By Adina Bresge, The Canadian Press
Growing up, Paryse Lambert spent summers with her mother’s family in Quebec indulging in French-Canadian staples including croque monsieur, steak hache, and of course, poutine.
After settling down in Jacksonville, Fla., the dual U.S.-Canadian citizen longed for that mouth-watering medley of crispy french fries and slinky cheese curds smothered in gravy. What she found were grotesque mutations of the dish with shredded mozzarella broiled over what seemed like a spud-based baked ziti.
These American abominations were nothing short of “shameful,” said Lambert. So, she decided to rectify this culinary crime by launching the Stuffed Beaver, one of many establishments around the world devoted to an unexpected theme: Canada.
From Japan to Brazil, Canuck-centric bars and restaurants are set to ring in Canada Day with festivities featuring Tragically Hip cover bands, maple-infused menus and a steady flow of caesars.
Bedecked in kitsch Canadiana ranging from local licence plates to sports jerseys, these red-and-white restos are exporting Canadian culture and cuisine to a global audience, while serving as a hub for expats to be reminded of the comforts of home, proprietors say.
“(Canadians) are growing like cockroaches here, even in northern Florida,” said Lambert. “We’re an underserved market.”
A stone’s throw away from the Interstate 95, which serves as a migration route for snowbirds and other sun-seekers, the Stuffed Beaver regularly caters to Canadians making their way across the border, said Lambert.
Behind the counter hangs a map dotted with the hometowns of visitors from Yukon to Prince Edward Island who have savoured her “grandma’s kitchen food” while travelling through the U.S. South, she said.
“When they hear that there are other Canadians, they get really excited,” she said. “They say, ‘it feels like being home,’ so I know I’m doing something right.”
Hearty fare like crepes, poutine and lobster rolls also isn’t a tough sell for Americans, Lambert added.
On Canada Day, the counter-service joint will host a special event for 20 guests to dine on a seven-course feast featuring vol-au-vent, salmon tartare, boeuf bouilli and poor man’s pudding by the light of a candelabra.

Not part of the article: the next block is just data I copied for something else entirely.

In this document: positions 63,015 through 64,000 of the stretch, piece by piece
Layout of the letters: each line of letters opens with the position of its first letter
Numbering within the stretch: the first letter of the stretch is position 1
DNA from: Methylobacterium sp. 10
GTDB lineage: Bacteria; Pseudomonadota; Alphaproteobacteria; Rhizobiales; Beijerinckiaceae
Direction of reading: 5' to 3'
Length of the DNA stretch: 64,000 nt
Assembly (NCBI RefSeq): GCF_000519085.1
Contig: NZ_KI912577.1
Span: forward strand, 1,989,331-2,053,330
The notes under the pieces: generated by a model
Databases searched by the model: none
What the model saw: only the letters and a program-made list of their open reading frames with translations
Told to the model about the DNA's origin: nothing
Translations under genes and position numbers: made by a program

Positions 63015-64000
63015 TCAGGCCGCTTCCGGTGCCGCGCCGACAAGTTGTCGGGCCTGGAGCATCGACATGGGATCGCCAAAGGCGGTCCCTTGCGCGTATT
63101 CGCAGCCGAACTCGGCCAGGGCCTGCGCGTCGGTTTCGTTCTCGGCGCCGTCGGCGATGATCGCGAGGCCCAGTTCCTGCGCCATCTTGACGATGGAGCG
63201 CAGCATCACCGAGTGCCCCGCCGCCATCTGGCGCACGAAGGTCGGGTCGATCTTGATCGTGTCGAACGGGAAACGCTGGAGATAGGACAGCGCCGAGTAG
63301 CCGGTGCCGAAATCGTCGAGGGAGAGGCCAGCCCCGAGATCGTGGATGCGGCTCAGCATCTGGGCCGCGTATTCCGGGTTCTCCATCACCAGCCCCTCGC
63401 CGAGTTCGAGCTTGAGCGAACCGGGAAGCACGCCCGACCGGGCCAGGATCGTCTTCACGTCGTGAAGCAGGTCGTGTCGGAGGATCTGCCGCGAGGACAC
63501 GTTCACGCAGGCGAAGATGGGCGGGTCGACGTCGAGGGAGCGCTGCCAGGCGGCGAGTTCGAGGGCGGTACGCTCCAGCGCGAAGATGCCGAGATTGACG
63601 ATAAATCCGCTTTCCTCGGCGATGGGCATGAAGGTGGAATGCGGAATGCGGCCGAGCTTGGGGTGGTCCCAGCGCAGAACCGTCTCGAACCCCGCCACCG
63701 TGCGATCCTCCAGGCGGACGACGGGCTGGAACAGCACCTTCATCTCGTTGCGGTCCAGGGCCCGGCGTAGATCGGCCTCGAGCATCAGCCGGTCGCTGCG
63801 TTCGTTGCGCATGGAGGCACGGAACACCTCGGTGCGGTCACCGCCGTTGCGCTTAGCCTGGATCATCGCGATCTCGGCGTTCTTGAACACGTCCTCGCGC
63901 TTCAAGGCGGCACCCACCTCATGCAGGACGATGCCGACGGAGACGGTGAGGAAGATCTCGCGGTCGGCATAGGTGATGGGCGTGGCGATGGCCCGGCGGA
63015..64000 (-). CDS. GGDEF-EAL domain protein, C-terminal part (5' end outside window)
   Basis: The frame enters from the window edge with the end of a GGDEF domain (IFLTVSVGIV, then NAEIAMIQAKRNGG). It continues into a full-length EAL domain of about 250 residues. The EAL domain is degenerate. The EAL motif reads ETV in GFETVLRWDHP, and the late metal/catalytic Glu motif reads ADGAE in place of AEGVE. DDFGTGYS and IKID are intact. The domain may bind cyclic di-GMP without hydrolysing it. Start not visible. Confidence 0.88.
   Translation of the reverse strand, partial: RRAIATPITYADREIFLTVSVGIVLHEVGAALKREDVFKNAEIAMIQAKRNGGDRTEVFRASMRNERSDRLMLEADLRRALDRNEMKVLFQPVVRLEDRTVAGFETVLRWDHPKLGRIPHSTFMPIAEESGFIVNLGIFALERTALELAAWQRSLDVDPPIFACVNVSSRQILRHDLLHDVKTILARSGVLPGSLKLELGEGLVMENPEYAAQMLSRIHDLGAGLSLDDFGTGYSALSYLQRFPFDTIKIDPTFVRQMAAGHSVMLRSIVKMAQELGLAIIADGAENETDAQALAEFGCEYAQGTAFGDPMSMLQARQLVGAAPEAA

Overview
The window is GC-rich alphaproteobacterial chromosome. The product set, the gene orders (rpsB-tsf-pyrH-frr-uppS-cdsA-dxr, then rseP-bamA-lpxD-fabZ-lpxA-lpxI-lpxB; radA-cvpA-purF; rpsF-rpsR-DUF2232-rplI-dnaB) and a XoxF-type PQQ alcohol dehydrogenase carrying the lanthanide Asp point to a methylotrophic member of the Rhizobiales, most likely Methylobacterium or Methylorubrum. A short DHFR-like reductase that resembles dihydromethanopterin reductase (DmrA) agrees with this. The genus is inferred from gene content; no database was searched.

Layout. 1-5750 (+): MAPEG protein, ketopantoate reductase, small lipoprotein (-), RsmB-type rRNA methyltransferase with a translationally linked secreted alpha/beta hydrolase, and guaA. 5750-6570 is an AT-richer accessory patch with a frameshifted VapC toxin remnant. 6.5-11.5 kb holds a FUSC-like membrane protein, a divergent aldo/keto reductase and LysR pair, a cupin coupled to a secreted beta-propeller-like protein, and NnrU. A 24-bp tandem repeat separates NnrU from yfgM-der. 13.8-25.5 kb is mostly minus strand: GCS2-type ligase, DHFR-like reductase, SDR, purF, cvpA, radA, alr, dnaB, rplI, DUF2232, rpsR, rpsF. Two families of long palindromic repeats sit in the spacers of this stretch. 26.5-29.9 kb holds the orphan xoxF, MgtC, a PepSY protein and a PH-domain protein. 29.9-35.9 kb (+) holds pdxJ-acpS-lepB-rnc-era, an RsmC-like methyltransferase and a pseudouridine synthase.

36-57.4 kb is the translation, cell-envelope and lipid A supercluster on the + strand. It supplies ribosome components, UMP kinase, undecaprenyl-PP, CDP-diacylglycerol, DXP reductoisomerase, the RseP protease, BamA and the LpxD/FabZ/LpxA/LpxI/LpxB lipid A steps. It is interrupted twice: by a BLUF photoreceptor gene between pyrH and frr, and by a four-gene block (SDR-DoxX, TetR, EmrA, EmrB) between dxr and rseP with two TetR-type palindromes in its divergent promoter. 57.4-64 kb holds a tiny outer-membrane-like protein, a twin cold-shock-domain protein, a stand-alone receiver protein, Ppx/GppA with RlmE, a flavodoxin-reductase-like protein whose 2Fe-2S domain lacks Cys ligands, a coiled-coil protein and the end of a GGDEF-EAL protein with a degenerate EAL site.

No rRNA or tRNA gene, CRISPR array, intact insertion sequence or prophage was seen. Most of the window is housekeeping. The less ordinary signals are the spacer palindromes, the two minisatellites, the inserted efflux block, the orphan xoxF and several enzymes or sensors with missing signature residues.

It may lack the star-spangled flash of the Fourth of July, Lambert concedes, but she can’t think of a better way to celebrate Canada’s national pride than with a full stomach.
Halfway around the world in Queensland, Australia, Alana and Mike Vandenbrink will be toasting pints of Molson not only to Canada Day, but the third-anniversary of opening Mollydookers Cafe and Bar in the small country town of Apple Tree Creek.
The Aussie-Canuck couple goes all out for the dual celebration, bolstering their sprawling menu of cross-hemispheric cuisine with perogies, dry ribs, pickle spears, smoked salmon latkes and venison.
The eatery also hosts games such as “You’re Welcome/We’re Sorry,” in which photos of Canadian celebrities are tacked to a wall for patrons to sort into one of two categories: cultural ambassadors the world is grateful for, and those who bring shame on our country’s reputation.
The Tragically Hip is permanently fixed in the “You’re Welcome” bracket, they said, while Nickelback is stapled under the heading, “We sincerely apologize. Please forgive us!”
But the Vandenbrinks note other iconic artists can be divisive, with fans and haters switching Shania Twain and Celine Dion from side to side throughout the day.
The Vandenbrinks named Mollydookers after the Australian slang term for southpaw in a wink to Alana being left-handed.
The two met when Alana was an Australian exchange student at the University of Waterloo, and Mike, who grew up near London, Ont., was her bartender. Or, as they like to joke: “So a left-handed ‘roo and a right-handed moose walk into a bar…”
This origin story is emblazoned in the restaurant’s logo of a moose-versus-marsupial boxing match. But in reality, Alana Vandenbrink said the relationship between their respective homelands is more adoring than adversarial.
Despite being roughly 14,000 kilometres apart, many Australians see Canada as a kindred country, she said.
“There’s a lot of Aussies that come in probably more passionate than the Canadians, which is not something we expected,” she said.
When he opened BJ’s Canadian Bar in southern Portugal two decades ago, Pat Ferreira says the watering hole’s maple-crested branding was a way to set it apart from the British and Irish pubs catering to vacationers on the Algarve coast.
But Ferreira said the sports bar has evolved into a “home away from home” for the increasing number of Canadian backpackers and retirees taking in the nightlife of Albufeira.
The bar’s slogan is “a taste of the true North in the beautiful South” — a place to root for Canadian sports teams while sipping on Canadian brews and cocktails.
For the international crowd that flocks to BJ’s, he said the appeal is almost “a connection to a dream” for people entranced by Canada’s natural beauty.
Others feel connected through friends and relatives who have moved there, which Ferreira sees as emblematic of the multiculturalism that makes Canada Day a global celebration.
“There’s something about being Canadian that brings us all together in a way that I’ve never seen in any other nationality,” Ferreira said.
“That’s really what makes Canada Day something that everybody wants to be a part of: It’s just a mix of everybody together and acceptance of everything we are.”